Wind Mitigation Inspections in Florida

Wind Mitigation Inspections in Florida
6 min read
24 October 2022

During our wind mitigation inspections, we look for evidence of how your house was built to withstand severe winds, such as those encountered during a hurricane. These include "hip" roofs and other unique design elements (which you can read more about HERE). During the inspection, the Inspector will look at and document any construction/configuration characteristics in your home that might assist in safeguarding it against storm damage.

Scientific/research-based guidelines for alerting and warning the general public about these storm-saving, safety-protecting building items are endorsed and applied by the Florida Department of Financial Services, the Florida Division of Emergency Management, Florida's Foundation, and the Florida Safe Homes Alliance. Following this advice, you should be able to submit a "Unified Disaster Mitigation Checklist" to your insurance to get a significant discount.

"Discounts, credits, or other rate variations to the inhabitants of the State of Florida... for constructing approaches proven to reduce wind damage caused by hurricanes or other tropical storms," according to Florida Statute 627.0629. It is recommended that you have a certified inspector verify any claims made in this document. Permit numbers, invoices, installation dates, and supplies' engineering approval numbers are all ways an inspector may verify these components. For this report to be accepted and reviewed, it should also contain images demonstrating that different requirements have been satisfied.

It is important to note that neither the Inspector nor the Homeowner has any say or input regarding a decision made by the Insurance Company of your choice regarding whether or not a discount is offered or considered as part of this report. In some cases, you may be presented with opportunities to obtain further discounts for adding missing materials/components, such as storm windows. It has been our experience that most of our customers receive discounts because you are entitled to receive every discount, but are ineligible for others. The reports gained are valid for over 5 years, and may be provided to other insurance companies for quote purposes if you are shopping around (provided that the reports are no older than 5 years). We have observed and been informed of substantial discounts on customer premiums of hundreds to thousands.

How can you tell what a test taker is searching for?

YIf you choose an insurance company, it is up to them to decide whether or not to provide you with a discount, and neither the Inspector nor the Homeowner can influence that decision. Storm windows, for example, may be eligible for further savings if they are not already included in the price of the home. Most of our clients get savings because you are entitled to all discounts, but not all discounts are available. Insurers may use the records to get a price estimate from other firms if you're shopping around for insurance (provided that the reports are no older than 5 years). We've heard of significant savings of hundreds to thousands of dollars on client premiums.

Whether you've applied for construction permits in Miami-Dade or Broward, your Inspector will check to see if it was issued after 9/11/94 or after 3/1/2002 for the rest of the state. They were constructed by the South Florida Building Code (SFBC-94) or the Florida Building Code (FBC) (known as Florida Building Code, 2001, or FBC). The Florida Construction Code took effect on March 1, 2002, and now supersedes all existing state and municipal building rules in the Sunshine State. As a result, buildings constructed before those dates may not meet the same construction requirements as those constructed after those dates.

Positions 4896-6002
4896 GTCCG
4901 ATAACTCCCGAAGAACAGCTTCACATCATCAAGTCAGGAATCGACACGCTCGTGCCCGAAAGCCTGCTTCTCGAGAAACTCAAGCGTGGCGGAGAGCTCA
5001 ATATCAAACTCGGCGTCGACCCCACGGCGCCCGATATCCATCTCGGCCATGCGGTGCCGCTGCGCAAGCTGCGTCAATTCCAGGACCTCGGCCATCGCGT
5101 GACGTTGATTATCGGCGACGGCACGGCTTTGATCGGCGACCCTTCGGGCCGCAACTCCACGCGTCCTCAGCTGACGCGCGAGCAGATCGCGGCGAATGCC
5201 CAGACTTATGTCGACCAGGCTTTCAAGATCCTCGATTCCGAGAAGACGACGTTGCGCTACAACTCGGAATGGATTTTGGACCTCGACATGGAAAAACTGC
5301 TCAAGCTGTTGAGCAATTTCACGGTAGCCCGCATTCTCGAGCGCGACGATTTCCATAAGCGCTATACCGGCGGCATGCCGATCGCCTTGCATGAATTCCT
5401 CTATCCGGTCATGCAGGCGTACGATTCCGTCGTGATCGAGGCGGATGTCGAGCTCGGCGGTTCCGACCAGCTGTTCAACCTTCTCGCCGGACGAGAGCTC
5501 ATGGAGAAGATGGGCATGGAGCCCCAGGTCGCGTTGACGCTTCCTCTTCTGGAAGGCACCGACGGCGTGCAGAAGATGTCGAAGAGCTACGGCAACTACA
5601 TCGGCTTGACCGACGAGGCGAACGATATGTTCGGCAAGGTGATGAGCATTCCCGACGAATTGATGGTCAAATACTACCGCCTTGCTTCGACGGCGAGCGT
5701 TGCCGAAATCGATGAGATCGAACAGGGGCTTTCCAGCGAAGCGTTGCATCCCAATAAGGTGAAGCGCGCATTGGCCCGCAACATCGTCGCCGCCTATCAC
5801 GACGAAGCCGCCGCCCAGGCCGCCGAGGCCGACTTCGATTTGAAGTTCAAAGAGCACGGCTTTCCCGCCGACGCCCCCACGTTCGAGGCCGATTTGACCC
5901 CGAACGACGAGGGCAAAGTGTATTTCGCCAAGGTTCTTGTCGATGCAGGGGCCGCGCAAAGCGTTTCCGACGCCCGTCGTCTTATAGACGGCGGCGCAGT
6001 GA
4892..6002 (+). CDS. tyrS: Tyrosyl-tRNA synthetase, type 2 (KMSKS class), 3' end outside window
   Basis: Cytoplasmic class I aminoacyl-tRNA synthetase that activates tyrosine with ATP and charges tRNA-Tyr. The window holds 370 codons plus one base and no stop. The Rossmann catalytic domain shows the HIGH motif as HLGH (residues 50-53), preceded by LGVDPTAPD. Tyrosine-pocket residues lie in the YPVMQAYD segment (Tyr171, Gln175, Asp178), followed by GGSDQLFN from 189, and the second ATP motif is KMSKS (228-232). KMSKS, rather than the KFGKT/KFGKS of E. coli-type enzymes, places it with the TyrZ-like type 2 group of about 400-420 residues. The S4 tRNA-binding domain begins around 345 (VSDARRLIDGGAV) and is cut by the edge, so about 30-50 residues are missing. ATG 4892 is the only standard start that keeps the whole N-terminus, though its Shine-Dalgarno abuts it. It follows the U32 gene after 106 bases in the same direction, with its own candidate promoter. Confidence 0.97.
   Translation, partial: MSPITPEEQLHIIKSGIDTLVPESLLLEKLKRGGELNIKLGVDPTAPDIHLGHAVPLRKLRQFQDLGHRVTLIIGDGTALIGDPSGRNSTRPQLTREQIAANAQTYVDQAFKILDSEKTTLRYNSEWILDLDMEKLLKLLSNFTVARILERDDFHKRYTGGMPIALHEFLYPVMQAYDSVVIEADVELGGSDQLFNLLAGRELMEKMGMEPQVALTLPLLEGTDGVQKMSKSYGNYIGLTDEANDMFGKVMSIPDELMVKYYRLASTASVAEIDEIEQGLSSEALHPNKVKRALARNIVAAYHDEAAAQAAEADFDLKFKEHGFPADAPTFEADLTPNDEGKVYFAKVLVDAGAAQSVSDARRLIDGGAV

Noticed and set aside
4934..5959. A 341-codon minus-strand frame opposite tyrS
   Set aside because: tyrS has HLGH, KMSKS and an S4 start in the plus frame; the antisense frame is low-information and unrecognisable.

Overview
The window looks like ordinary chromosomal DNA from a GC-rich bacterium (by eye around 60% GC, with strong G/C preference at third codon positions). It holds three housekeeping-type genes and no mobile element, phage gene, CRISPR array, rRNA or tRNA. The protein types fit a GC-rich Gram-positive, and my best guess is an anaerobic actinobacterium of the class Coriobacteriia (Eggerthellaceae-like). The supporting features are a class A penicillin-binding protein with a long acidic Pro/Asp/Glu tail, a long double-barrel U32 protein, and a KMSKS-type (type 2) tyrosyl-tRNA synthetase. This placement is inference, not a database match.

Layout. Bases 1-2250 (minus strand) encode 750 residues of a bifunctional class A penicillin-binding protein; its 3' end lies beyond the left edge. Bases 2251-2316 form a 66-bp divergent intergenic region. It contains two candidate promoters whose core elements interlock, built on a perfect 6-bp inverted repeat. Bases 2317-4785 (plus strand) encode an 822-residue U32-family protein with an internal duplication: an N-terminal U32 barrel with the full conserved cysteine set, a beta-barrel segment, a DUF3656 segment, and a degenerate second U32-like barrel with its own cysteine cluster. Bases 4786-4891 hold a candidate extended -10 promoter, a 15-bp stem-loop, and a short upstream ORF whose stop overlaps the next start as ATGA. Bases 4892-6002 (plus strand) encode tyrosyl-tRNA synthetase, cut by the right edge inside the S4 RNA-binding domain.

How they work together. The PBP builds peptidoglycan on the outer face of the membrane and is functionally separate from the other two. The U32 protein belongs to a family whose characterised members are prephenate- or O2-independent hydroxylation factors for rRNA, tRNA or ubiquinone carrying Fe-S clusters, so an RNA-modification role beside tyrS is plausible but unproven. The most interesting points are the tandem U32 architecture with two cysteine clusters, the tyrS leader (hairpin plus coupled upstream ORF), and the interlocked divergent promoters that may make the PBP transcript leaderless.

Building rules have tightened over time, resulting in better quality construction. In Florida, a revision is approved every three years, and we have learned from our errors and strengthened our standards.


Do not be afraid to obtain any building papers, such as to permit dates, occupancy certificates, or other dates, to assist your Inspector. A roof inspector will also mark the installation date here, but on the actual roof itself instead of the shingles (not the whole house). If the rest of the structure is up to snuff, so is the roof. Even if a roof satisfies this condition, the structure itself may not, due to a subsequent replacement of the roof's materials (and did so according to the most current Building Regulations).


After those dates, then, FBC-permitted/installed roofs may be found. So the fastener type and spacing, number of fastening per shingle/tile, etc., were all examined. You might help the Inspector by assembling any receipts or documentation showing the installation date (of your roofing). The Roof geometry part of wind mitigation papers is critical.


Most residential roof systems, as you may know, rely on evaporation suppression rather than water sealing to keep water out. Typically, this is done by slanting the roofs to provide a continuous drainage path for rainwater.


Here is a nice, in-depth look at the topic matter (which you may want to read at a later date, rather than right now).

So, your roof's shingles, cement, or clay tiles are there to drain away water and absorb the dangerous UV rays that come from the sun (not for water protection). Read our wind mitigation blog post for more information on the mitigation components and how they protect your house from wind mitigation. Visit our Services page to learn about the additional inspection services we provide. You may find out more about a 4-point examination by reading our blog.

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